This film starts out like the Love Boat on acid, as a cast of varied characters, with various issues, take Captain Eric Porter's leaky cargo ship to escape their troubles. When a violent ... See full summary »
Kong falls from the twin towers and he appears to be alive. However, his heart is failing, so it's replaced with an artificial one. All is well until he senses that there's a female Kong somewhere out there and escapes wreaking havoc.
The U.S. government is conducting experiements on the effects of exposure to space radiation by sending animals briefly into orbit. Following a malfunction, one of the rockets stays in space longer than planned, and is lost from the scientists' radar screens. Later, Dr. Brady, one of the rocket scientists, reads a news report about strange occurances in Central Africa. Theorizing that it may be the irradiated test wasp wreaking havoc in the jungle, he organizes an expedistion to investigate.Written by
Jean-Marc Rocher <firstname.lastname@example.org>
Even though the film was originally released in black and white, the 1997 VHS release of the film has a scene shot in Technicolor. See more »
In the closeup of the newspaper article headlines Central Africa in Turmoil, it is clearly visible that the upper half of the newspaper has been pasted over the lower portion. The thumb on the left hand side of the screen is at the dividing point between the pasted portions. See more »
Ah, the 1950's. If you wanted to make a monster movie all you had to do was insert the word "radiation" into the script and that explained where the monster came from, no further explanation was necessary. Hey, I like this film and I make no apologies for liking it. The stop motion animation for the monsters is pretty good, especially that scene where a giant wasp battles a python. Sadly there is an awful lot of jungle and not enough monster.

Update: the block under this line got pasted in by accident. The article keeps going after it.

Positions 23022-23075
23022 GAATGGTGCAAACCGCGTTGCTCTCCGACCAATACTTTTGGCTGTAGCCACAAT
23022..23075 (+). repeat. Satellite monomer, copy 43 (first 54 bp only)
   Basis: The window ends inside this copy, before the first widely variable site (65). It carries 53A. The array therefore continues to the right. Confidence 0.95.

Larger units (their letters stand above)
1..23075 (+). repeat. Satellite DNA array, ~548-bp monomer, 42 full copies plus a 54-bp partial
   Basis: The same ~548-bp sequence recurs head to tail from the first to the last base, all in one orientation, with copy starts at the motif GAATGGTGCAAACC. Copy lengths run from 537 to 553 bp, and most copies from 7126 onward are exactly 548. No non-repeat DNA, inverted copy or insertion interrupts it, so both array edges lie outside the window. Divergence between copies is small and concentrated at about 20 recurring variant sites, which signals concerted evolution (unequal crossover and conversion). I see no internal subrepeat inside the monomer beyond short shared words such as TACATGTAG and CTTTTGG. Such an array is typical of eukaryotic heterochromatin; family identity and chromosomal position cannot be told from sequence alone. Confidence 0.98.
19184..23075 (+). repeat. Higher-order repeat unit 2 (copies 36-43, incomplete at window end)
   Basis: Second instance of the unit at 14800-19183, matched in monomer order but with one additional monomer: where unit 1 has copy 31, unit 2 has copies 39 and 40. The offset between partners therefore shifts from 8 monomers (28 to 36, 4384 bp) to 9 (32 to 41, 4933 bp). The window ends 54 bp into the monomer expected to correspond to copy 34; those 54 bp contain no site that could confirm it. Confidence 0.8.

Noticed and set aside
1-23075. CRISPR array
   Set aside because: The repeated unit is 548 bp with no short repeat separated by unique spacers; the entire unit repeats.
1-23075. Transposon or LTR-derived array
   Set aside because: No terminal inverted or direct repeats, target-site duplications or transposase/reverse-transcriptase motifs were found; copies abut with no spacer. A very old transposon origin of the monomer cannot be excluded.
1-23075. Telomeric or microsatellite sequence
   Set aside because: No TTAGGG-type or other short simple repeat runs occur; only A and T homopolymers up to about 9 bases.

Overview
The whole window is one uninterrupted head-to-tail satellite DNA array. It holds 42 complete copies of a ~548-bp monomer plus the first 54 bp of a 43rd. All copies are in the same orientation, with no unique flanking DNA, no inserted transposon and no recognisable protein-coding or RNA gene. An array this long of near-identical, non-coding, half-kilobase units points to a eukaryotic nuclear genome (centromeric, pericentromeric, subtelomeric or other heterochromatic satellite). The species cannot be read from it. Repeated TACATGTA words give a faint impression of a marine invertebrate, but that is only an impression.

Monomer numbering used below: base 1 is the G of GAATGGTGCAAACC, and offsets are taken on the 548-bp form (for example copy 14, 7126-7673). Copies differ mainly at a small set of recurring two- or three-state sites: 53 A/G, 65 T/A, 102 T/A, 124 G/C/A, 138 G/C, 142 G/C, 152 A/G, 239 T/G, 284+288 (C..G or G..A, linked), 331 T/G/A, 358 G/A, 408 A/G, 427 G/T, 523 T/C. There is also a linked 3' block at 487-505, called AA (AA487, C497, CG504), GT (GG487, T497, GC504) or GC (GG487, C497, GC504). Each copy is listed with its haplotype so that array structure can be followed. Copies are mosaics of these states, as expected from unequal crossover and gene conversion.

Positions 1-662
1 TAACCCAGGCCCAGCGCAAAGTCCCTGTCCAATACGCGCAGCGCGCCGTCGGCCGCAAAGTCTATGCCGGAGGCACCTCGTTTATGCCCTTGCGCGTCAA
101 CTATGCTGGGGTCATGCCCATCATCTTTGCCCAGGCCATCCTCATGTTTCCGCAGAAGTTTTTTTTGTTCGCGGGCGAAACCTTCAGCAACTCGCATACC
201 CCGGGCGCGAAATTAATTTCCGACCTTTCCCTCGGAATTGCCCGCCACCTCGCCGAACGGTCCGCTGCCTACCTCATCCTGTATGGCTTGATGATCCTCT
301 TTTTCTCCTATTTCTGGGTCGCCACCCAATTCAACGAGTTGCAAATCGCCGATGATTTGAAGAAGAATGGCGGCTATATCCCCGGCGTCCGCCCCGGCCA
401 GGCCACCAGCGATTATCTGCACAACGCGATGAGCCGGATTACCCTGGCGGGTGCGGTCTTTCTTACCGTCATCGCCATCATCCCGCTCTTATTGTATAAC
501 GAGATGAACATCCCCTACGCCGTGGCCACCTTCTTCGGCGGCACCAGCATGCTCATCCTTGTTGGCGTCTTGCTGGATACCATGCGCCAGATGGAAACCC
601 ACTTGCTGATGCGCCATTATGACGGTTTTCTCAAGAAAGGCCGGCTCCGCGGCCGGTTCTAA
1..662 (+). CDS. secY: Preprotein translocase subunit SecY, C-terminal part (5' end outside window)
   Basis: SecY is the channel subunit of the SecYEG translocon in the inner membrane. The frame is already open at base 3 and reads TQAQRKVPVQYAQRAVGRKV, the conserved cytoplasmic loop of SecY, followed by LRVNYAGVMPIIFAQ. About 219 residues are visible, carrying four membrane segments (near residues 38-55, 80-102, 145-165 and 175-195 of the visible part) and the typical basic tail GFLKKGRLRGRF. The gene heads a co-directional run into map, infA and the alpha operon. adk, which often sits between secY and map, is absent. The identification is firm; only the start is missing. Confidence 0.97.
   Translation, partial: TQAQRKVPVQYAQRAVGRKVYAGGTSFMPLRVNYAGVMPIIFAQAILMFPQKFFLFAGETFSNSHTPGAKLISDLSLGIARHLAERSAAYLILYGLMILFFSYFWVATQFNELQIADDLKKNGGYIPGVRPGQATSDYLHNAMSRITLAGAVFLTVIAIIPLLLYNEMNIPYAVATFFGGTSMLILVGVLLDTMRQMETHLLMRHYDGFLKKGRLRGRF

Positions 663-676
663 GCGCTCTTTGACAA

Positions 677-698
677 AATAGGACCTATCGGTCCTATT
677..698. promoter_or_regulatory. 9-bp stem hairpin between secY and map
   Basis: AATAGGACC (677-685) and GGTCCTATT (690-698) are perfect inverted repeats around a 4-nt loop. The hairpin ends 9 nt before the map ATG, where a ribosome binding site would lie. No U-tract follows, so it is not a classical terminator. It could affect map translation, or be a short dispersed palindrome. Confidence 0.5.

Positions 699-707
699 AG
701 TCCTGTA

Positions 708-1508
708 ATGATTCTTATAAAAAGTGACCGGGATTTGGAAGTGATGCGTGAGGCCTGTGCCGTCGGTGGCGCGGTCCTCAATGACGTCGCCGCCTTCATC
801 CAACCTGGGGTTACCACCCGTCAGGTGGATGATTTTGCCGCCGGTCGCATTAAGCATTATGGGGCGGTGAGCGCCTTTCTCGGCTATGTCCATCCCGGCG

Jim Davis is a scientist firing rocket after rocket full of test animals into space to see what happens when they are exposed to radiation (our tax dollars at work!), this will show what future astronauts have to expect. I guess Jim never saw the movie FIRST MAN INTO SPACE or he would already know. Anyway a rocket full of wasps gets lost up there and eventually crashes in a remote African jungle. Let's not even ask why they launched a bunch of insects into space when they want to see what effect radiation has on mammals; just keep repeating "It's only a movie, only a movie, only a movie . . .". Concluding "There'a a lot of difference between 40 seconds of exposure and 40 hours." Jim packs up and heads for Africa.
Meanwhile the wasps have mutated into giants (what? you're surprised?) and are terrorising an area aptly named "green hell". The local doctor (Vladimir Sokoloff) believes the stories of monsters are nothing but superstition but his native pal Arobi (Joel Fluellen) reminds him "Does an elephant run from superstition? Will a bird not light in a tree because of superstition?" Score one for you, Arobi!
Jim and company have to walk 400 miles through the jungle to reach green hell and have to deal with no rain, poison waterholes and hostile natives before they arrive. When they finally do get there it's just them against the monsters and they'd better do something before the big wasps multiply!
This is really a fun movie and I wish the budget had allowed for more of the monsters. The colour tinting at the end was an especially nice surprise.
Now for all you detractors out there, we don't watch a movie called MONSTER FROM GREEN HELL expecting art; we watch it to have fun. That's what "B" movies are for and this one is lots of fun!
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